Interview on Channel 9 TODAY with Karl Stefanovic
Topics: Tony Abbott; English language testing standards for international students

Karl Stefanovic: Welcome back to the program. Well, all foreign students will be forced to pass tough new English language exams before they can study in Australian universities.
Education Minister Simon Birmingham is making an announcement this morning, and it’s a very good morning to you live from Hobart. Morning, Minister.

Simon Birmingham: Good morning, Karl.

Karl Stefanovic: Before we get to that, former Liberal leader John Hewson has slammed Malcolm Turnbull this morning for refusing to muscle up to Tony Abbott. Does he have a point?

Simon Birmingham: Well what matters is what you do in politics, and Malcolm Turnbull has delivered company tax cuts to small and medium sized Australian businesses.

Karl Stefanovic: Oh come on, Simon. On message on message …

Simon Birmingham: Well Karl, in relation, the topic there of that story is about energy policy and we’ve made decisions about increasing generation through Snowy Hydro, about helping consumers with forcing retailers to send more information out to them, about fixing the way networks distribute energy and undertake their pricing. And yes, in terms of emissions-related activities, we will ensure that the Abbott Government’s emission standards that were set in place under Tony Abbott are met by 2030 with appropriate policies.

Karl Stefanovic: Is he lurking with intent, Tony Abbott?

Simon Birmingham: What Tony Abbott is doing is a matter for Tony Abbott. It’s not distracting the rest of the Government.

Karl Stefanovic: Are you worried?

Simon Birmingham: No.

Karl Stefanovic: Not at all?

Simon Birmingham: No, not at all.

Karl Stefanovic: Are you sure?

Simon Birmingham: I’m very sure, Karl. I’m very confident that we are getting on with all the important things people care about. I bet your viewers care more about their electricity bills than they do Tony Abbott.

Karl Stefanovic: They care about stable government.

Simon Birmingham: And they’ve got stable government, stable government that is focused on dealing with their electricity prices, the security and reliability of energy, dealing with creating jobs, which is what our company tax cuts are all about, dealing with creating the right type of circumstances for wages growth in the future.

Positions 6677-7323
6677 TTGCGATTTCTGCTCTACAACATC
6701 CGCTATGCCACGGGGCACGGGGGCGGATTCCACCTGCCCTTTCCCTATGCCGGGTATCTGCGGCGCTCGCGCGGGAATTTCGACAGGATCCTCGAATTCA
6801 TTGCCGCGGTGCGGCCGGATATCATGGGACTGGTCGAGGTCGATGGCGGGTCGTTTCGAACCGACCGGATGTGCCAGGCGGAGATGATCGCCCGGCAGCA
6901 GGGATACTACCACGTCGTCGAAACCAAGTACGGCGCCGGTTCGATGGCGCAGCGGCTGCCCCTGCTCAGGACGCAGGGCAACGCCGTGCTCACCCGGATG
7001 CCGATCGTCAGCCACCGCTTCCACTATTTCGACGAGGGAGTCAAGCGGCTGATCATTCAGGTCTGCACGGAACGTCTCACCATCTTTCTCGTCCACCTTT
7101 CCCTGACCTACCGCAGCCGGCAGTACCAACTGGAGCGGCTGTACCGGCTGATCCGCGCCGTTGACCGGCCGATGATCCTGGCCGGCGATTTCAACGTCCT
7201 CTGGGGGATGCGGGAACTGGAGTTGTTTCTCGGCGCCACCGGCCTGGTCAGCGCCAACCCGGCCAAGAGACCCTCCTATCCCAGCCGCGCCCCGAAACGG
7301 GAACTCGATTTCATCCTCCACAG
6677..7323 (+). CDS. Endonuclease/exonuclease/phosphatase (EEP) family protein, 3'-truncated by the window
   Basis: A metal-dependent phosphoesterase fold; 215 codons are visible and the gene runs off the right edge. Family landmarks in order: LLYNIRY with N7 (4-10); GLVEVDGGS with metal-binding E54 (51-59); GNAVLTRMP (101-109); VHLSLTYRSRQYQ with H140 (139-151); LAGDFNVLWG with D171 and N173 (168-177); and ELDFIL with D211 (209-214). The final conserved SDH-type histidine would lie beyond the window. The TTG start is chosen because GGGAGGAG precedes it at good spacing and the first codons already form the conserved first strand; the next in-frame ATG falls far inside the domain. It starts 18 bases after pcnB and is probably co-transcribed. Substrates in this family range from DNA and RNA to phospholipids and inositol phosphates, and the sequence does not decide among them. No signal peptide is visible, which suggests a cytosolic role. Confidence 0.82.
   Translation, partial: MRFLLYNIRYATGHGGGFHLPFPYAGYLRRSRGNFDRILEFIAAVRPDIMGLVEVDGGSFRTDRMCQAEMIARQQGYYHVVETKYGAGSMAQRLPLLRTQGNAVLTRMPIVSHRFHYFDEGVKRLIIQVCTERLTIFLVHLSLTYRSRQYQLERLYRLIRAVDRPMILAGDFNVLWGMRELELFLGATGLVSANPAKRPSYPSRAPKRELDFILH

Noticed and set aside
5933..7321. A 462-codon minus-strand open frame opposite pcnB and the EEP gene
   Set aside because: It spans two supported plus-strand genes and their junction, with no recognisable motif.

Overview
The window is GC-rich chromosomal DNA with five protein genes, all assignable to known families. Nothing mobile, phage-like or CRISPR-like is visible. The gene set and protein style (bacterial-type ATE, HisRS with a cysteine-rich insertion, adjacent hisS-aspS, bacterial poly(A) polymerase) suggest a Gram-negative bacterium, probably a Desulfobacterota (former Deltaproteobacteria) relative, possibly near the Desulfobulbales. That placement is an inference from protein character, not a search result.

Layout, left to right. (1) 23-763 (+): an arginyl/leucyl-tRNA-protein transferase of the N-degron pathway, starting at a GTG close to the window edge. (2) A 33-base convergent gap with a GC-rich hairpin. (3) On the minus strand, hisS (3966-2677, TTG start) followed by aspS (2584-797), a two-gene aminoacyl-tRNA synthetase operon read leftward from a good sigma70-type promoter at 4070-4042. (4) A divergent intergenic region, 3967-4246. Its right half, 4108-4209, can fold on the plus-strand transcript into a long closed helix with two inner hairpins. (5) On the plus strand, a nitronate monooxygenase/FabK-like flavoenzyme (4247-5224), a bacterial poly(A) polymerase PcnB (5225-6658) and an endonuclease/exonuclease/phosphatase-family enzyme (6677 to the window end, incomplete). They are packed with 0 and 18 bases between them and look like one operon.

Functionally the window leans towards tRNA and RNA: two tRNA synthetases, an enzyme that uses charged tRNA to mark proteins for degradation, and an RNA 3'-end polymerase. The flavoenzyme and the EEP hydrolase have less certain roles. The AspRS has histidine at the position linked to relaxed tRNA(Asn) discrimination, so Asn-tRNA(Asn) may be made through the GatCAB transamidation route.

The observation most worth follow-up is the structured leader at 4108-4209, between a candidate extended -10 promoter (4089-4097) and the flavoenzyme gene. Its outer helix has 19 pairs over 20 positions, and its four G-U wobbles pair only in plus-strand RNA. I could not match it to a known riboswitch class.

Karl Stefanovic: Okay, just before we sign off on that topic, what would you say to Tony Abbott?

Simon Birmingham: Sorry, what would I say to Tony Abbott? I’d say to any member of the Government to be a team player.

Karl Stefanovic: There you go. There’s the message.

Simon Birmingham: Be a team player, work with everybody else.

Karl Stefanovic: Okay, let’s move on, and foreign students passing English. Now, why does that matter?

Simon Birmingham: It matters because it goes to the heart of the quality of the experience not just for those international students, but for Australian students at our universities and vocational providers too. We have all heard the different stories at times of the group work scenarios in universities where the Australian student is having to give a helping hand along to an international student whose English language skills just aren’t quite good enough to participate. Well, for all of those parties involved, as well as the teachers and lecturers, it’s only fair if they have English language skills to succeed.

Karl Stefanovic: Okay. So you’re going to make the announcement that you’re going to what in relation to that?

Simon Birmingham: So, many of these students undertake English language courses in preparation for university or further study, but there’s not a current requirement for assessment of them at the end of those courses. We’re putting in place an assessment requirement so that those providers can be held to account, to make sure kids are getting up to – or older students are getting up to – the standard of English language that’s required for them to succeed, so that we can get better results. In the end, international students coming to this country underpin around 130,000 jobs across Australia. It’s our third largest export earner nowadays. We have to make sure that it is of high quality, that it is of credibility, and that we deliver the best possible education to everybody.

Karl Stefanovic: Do you have any say whatsoever over universities in terms of their curriculum?

Simon Birmingham: We have a regulator who oversights universities and has the capacity to make sure that students are meeting the standards that are set down, and by toughening those standards, by making them clearer around the meeting of English language provision, we can better hold English language providers to account in the future.

Karl Stefanovic: Always good to talk to you, Simon. Thanks for your time this morning. Appreciate it.

Simon Birmingham: Thanks Karl. Cheers.